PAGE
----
Lethal drones are the industry's latest headache

2015-09-21

Lethal drones are the industry's latest headache
Earlier this summer, a Connecticut man rigged a handgun to the top of an unmanned aircraft, posting a video of the device hovering in the woods and firing shots. The spectacle raised more concern about how consumers or law enforcement could wreak havoc with drones, a fast-growing technology with immense potential.

The leading drone industry group, Federal Aviation Administration (FAA) and some law enforcement groups have spoken out against equipping the unmanned devices with weapons. But as those stakeholders cannot make laws, individuals and police can make a case for arming drones in most of the United States.

The prospect of police shooting rubber bullets or spraying tear gas from a drone is slim in the immediate future. But as more UAVs take flight in the U.S., some lawmakers are pushing for clearer restrictions on arming them, in order to reduce fears of users abusing the legal uncertainty.

Drones could add $82 billion and 100,000 jobs to the U.S. economy by 2025, according to industry group Association for Unmanned Vehicle Systems International. Despite the imminent spread of the aircraft, lawmakers have been slow to address concerns about using them violently.

"It's something that could be easily abused in the wrong hands. But technologically, we're not quite there yet," said David Swindell, director of the Center for Urban Innovation at Arizona State University and a drone policy expert.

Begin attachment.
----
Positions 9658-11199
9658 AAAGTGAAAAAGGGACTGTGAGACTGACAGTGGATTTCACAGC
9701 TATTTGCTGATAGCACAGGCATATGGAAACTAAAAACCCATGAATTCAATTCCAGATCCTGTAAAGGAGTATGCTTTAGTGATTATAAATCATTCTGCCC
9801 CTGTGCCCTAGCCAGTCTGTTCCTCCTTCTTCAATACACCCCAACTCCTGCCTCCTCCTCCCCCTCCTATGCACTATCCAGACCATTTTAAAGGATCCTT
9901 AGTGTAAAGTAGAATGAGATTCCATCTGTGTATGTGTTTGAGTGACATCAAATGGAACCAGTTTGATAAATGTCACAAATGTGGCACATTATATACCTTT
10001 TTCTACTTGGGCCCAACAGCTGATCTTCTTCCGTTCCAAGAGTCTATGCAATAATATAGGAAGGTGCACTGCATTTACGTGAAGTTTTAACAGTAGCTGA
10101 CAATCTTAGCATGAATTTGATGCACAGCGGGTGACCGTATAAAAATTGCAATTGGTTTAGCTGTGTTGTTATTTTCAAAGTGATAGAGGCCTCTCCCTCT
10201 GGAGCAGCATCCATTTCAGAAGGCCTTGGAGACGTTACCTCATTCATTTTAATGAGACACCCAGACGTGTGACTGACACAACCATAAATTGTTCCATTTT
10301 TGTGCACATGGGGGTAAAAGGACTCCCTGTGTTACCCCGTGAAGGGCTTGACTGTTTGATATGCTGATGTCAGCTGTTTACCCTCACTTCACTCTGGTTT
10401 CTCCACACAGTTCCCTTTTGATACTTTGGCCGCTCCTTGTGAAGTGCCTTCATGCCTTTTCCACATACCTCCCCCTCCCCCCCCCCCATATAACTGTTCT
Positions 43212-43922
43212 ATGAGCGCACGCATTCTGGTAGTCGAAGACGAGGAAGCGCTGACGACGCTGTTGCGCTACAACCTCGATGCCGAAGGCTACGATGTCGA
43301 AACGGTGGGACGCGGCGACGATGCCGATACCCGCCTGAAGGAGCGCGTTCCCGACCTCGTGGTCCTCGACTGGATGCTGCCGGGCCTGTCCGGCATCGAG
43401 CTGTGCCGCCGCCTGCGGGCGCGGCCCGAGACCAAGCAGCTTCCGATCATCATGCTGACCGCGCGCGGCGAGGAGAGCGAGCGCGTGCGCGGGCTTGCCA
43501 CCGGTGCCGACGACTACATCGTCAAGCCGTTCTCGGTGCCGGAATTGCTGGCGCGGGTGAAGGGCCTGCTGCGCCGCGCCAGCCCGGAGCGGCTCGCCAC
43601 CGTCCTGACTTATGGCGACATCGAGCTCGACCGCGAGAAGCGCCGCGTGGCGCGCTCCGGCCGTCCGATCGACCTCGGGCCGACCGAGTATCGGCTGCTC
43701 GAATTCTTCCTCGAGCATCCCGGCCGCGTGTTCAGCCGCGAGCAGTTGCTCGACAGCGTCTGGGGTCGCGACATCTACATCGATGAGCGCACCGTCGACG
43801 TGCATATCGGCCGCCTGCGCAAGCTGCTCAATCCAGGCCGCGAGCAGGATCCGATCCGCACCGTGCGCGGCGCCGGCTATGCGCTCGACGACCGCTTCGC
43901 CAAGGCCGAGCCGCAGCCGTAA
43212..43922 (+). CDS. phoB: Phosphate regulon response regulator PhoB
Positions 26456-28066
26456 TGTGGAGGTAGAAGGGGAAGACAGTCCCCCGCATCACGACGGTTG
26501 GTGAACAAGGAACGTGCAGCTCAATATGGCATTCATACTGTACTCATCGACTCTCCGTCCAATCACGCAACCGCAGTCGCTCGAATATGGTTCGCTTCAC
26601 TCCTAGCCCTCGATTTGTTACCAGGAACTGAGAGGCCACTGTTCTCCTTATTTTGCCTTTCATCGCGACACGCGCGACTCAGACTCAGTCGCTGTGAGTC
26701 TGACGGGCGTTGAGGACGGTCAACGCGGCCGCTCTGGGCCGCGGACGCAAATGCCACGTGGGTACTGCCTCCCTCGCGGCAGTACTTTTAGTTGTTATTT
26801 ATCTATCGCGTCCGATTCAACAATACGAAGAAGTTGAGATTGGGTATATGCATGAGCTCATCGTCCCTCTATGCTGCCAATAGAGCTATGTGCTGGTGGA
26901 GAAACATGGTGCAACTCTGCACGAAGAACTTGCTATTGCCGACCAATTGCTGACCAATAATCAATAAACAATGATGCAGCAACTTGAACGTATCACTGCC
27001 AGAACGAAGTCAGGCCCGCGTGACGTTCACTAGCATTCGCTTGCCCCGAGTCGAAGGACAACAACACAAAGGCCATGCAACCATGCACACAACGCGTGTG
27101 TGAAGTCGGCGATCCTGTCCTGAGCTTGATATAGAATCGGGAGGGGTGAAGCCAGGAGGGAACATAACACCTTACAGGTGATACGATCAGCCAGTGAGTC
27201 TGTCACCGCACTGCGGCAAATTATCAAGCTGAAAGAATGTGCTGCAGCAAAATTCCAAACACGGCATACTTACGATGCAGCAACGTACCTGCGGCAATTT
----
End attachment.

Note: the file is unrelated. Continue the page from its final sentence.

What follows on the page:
The FAA—which has primary regulatory authority over dronessays pilots cannot "allow any object to be dropped from an aircraft in flight that creates a hazard to person or property." However, the agency does not ban it if "reasonable precautions" are taken to avoid injuries or property damage.

At least five U.S. statesVirginia, Wisconsin, Oregon, Nevada and North Dakotahave passed laws barring police from arming drones in some capacity. While lawmakers in North Dakota banned law enforcement from using lethal weapons earlier this year, they scratched "non-lethal" weapons from the final law, leaving the door open for equipment like Tasers and rubber bullets, which can still cause serious harm.

While that state's law has created a stir in recent weeks, theoretically policeor anyonecould make a case that adding "non-lethal" weapons to drones is legal anywhere it hasn't been explicitly forbidden.




FAA Finalizes Rules for Small Unmanned Aircraft Systems

2016-06-21
FAA Finalizes Rules for Small Unmanned Aircraft Systems
Today, the Department of Transportation’s Federal Aviation Administration has finalized the firstoperational rules for routine commercial use of small unmanned aircraft systems (UAS or “drones”), opening pathways towards fully integrating UAS into the nations airspace. These new regulations work to harness new innovations safely, to spur job growth, advance critical scientific research and save lives.

Embry-Riddle Consumer Guide to sUAS for Novices

2016-06-17
Embry-Riddle Consumer Guide to sUAS for Novices
A research team at Embry-Riddle Aeronautical University’s Worldwide Campus has created the first-ever comprehensive consumer guide to small unmanned aircraft systems (sUAS) for novice users–those individuals interested in purchasing their first small remote controlled or autonomous multi-rotor flying aircraft.

DroneDeploy Users Map 3,000,000 Acres